Few studies have examined the impact of dietary interventions on hypoglycaemia risk except for nocturnal hypoglycaemia. The major dietary modification has been that of the introduction of a larger proportion of starch, as a form of long-acting carbohydrate, as part of the evening snack (Ververs et al., 1993; Kaufman et al., 1995; Detlofson et al., 1999; Matyka et al., 1999a). In these studies the benefits of starch have been inconsistent. One study found a lower frequency of nocturnal hypoglycaemia, although capillary sampling was performed only intermittently during the night and some episodes of hypoglycaemia may have been undetected (Kaufman et al., 1995). Others found no beneficial effect of cornstarch on the prevention of nocturnal hypoglycaemia although blood glucose concentrations fell more slowly, but in one study this occurred at the expense of promoting hyperglycaemia (Ververs et al., 1993; Matyka et al., 1999a). Although not designed to examine the impact of diet on hypoglycaemia, a study of a low glycaemic index diet has been shown to improve glycaemic control without an increase in rate of hypoglycaemia, and appeared to have enhanced quality of life (Gilbertson et al., 2001)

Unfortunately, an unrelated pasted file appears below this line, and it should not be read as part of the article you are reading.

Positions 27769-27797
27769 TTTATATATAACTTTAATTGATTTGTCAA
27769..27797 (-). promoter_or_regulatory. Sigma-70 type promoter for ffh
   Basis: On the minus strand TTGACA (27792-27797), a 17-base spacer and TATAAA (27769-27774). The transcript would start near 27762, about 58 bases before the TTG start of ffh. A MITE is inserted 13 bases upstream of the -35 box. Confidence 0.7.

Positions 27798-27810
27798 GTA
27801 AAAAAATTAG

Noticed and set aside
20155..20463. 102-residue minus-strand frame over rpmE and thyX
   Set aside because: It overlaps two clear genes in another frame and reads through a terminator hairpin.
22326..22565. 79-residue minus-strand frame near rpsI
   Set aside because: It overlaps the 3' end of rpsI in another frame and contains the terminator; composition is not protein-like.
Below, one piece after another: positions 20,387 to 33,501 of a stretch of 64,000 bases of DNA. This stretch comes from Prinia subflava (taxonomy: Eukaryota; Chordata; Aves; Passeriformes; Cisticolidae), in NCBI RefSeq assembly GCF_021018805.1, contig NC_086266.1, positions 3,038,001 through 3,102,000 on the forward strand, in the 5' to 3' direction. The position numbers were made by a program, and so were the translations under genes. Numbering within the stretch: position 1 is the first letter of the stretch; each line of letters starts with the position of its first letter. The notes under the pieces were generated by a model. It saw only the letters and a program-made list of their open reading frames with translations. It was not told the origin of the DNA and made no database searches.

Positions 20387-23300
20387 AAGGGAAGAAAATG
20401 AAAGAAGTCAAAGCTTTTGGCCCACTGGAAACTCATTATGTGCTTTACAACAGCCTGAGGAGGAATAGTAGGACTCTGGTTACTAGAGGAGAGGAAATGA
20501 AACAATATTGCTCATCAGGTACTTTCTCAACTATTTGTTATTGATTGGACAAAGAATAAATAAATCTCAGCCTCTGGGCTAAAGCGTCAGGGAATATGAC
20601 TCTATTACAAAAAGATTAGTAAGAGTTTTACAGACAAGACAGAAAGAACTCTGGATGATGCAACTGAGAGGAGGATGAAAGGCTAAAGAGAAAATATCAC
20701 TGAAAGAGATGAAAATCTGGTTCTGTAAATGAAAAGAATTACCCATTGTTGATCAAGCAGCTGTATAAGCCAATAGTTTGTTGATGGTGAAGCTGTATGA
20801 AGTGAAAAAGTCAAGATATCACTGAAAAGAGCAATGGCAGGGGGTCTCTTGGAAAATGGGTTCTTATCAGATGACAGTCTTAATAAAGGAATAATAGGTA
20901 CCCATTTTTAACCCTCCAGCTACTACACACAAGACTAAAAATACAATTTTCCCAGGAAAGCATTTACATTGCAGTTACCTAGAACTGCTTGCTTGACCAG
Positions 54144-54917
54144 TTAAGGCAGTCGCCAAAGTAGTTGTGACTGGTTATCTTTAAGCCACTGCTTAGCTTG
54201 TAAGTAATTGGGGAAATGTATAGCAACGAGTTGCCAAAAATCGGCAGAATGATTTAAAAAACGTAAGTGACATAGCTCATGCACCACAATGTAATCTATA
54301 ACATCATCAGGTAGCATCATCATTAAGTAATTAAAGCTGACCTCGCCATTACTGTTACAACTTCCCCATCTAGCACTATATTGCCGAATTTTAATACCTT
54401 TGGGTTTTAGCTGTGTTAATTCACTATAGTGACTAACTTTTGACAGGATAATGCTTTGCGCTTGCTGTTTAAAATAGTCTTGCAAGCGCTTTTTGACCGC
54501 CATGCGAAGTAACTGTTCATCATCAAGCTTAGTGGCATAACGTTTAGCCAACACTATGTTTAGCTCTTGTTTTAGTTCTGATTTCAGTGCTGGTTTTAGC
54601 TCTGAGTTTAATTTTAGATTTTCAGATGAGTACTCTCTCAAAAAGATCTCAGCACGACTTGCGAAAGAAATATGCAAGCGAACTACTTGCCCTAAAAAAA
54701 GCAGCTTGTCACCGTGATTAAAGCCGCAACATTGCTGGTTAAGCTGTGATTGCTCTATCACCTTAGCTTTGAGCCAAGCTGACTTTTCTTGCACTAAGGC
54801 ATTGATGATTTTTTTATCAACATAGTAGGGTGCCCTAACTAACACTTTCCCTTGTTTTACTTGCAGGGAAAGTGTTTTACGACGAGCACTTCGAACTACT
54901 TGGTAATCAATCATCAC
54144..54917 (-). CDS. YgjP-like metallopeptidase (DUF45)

When adequate plasma insulin concentrations are available, exercise can lead to acute hypoglycaemia. However if exercise is performed at a time of relative insulin deficiency, hyperglycaemia with ketosis can occur. In addition, delayed hypoglycaemia may occur as muscle glycogen stores recover mainly overnight (Admon et al., 2005; Tsalikian et al., 2005). Although few data are currently available regarding the most appropriate management of planned periods of physical activity, a number of guidelines have been proposed. The International Society for Paediatric and Adolescent Diabetologists has published guidelines on the Internet ( These recommend that careful monitoring of blood glucose is essential to match food and insulin to the intensity of exercise and that a reduction of insulin should be considered. Additional slowly absorbed carbohydrate will be necessary, especially at bedtime, if exercise has been performed in the afternoon or early evening. From the data available so far (Admon et al., 2005; Tsalikian et al., 2005), these guidelines do seem a reasonable approach to the avoidance of both exercise related hypo- and hyperglycaemia. It is important, however, to work with the child and family to provide individually-tailored recommendations that are tried and tested for the child. The management of unpredictable episodes of physical activity are likely to remain a problem until a cure for diabetes is found.